Unfortunately, after posting for nineteen consecutive days, my goal of posting every day during the month of January has failed. However, it is only because I was accompanying a resident to hospital last night that I didn’t manage to post, so I cannot be upset that I didn’t quite reach my goal. The resident is safe and happy, I am safe and happy, and I still have lots of content for the upcoming days, so I would consider that to be a win. With that, probably unnecessary explanation over, I will share with you the first longlist of the very large project I announced the other day. This is the longlist for the first women’s prize for fiction, then called the Orange Prize for Fiction. I will be working my way through these in the next couple of months, before the Women’s Prize for Fiction 2020 is announced at the beginning of March. Once I have read all twenty of these novels, I will be looking at the shortlist picked by the judges, and comparing it with what I feel were the best six books, essentially a reimagined shortlist – it may be the same, it may be different, we’ll soon find out!
1. The Ghost Road by Pat Barker
This is the third instalment in the Regeneration trilogy by Pat Barker, author of ‘The Silence of the Girls’ which was longlisted and shortlisted for the 2019 Women’s Prize for Fiction. The trilogy is anti-war, highlighting the experiences for soldiers in the British army using fictional characters based on real life accounts. The well-known war poets Siegfried Sassoon and Wilfred Owen play important roles in the trilogy, alongside psychiatrist W. H. R. Rivers, who provides inspiration for the title of the trilogy with his concept of nerve regeneration. This trilogy of books sounds as though it is going to provide some much needed insight into the experience of war from the front line and what happens afterwards, especially in terms of the effects on the mind. Despite surrounding the First World War, I feel this may still be relevant today, as war is a perpetual theme on most news channels. I have not read the previous two books, Regeneration and The Eye in the Door, so I will attempt to read these before embarking on this one.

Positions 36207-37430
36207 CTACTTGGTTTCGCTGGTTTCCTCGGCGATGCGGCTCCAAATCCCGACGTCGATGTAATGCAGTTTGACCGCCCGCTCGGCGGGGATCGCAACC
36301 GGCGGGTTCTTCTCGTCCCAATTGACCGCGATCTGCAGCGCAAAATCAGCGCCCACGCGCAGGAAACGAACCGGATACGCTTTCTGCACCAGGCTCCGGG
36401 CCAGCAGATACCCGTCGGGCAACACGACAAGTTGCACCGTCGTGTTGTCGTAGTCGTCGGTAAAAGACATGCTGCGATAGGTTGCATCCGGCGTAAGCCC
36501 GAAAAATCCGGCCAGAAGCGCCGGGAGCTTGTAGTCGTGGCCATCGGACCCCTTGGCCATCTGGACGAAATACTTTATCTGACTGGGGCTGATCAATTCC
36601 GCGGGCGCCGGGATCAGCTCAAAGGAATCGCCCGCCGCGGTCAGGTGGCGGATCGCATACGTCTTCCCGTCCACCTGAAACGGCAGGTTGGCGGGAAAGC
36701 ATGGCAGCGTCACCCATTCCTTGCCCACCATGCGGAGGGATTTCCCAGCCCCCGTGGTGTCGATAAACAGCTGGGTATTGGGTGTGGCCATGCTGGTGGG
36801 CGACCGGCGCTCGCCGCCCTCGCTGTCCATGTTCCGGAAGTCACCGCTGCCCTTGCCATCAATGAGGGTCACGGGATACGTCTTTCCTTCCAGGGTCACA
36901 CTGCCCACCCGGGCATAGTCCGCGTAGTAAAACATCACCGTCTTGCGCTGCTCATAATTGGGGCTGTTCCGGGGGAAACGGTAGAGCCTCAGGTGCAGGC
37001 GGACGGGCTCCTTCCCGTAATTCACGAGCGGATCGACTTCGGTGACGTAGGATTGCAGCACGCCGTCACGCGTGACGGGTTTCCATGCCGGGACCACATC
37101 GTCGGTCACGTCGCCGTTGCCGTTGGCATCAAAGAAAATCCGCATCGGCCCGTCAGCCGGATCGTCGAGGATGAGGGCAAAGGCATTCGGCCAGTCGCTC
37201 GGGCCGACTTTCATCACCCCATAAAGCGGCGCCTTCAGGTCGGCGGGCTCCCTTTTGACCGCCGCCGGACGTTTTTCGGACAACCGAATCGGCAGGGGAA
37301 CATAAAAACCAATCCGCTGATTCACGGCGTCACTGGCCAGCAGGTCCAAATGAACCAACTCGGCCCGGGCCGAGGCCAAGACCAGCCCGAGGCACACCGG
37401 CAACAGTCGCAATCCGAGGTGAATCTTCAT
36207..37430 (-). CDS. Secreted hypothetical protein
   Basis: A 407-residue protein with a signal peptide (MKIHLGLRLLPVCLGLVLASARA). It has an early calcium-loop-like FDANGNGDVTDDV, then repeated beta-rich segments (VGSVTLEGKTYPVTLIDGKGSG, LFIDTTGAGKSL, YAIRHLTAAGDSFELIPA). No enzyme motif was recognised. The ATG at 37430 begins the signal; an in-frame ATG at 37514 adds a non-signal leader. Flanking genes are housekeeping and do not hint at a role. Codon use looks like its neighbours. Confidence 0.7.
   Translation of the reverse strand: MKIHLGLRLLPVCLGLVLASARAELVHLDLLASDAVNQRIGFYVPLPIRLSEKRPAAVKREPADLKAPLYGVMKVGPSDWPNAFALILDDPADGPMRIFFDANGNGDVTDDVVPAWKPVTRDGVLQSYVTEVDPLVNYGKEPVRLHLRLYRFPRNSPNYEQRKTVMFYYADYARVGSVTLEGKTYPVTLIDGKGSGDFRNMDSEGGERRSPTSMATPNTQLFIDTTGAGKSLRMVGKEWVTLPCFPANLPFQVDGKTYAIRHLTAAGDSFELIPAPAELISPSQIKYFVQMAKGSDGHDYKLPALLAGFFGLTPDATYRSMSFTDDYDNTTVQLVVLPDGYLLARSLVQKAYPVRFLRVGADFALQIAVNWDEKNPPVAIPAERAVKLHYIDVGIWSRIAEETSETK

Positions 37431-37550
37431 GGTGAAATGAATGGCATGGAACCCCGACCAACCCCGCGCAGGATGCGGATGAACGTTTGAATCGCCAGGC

2. The Book of Colour by Julia Blackburn
The Book of Colour is a memoir surrounding racial discrimination, mental illness and sexual repression passed along through generations. Blackburn draws upon her grandfather and father’s experiences in both Mauritius and England, exploring the lasting damage prejudice can have upon a family. The book involves a talking pig, which Blackburn says was included to highlight how animals can often be a source of comfort, especially for children. This is the book I am currently reading, along with Elspeth Sandys’ ‘River Lines’, so one of the two is likely to be the first review I upload from the longlist.
3. Official and Doubtful by Ajay Close
Set in Glasgow, this book follows a postal clerk who discovers a blackmail letter that has a number of potential targets. Besides that extremely vague tagline, I know nothing else about this book, but it does happen to be a particularly enticing tagline. This project is already making me look outside my comfort zone, and find books to read that I ordinarily wouldn’t find.
4. The Rape of Sita by Lindsey Collen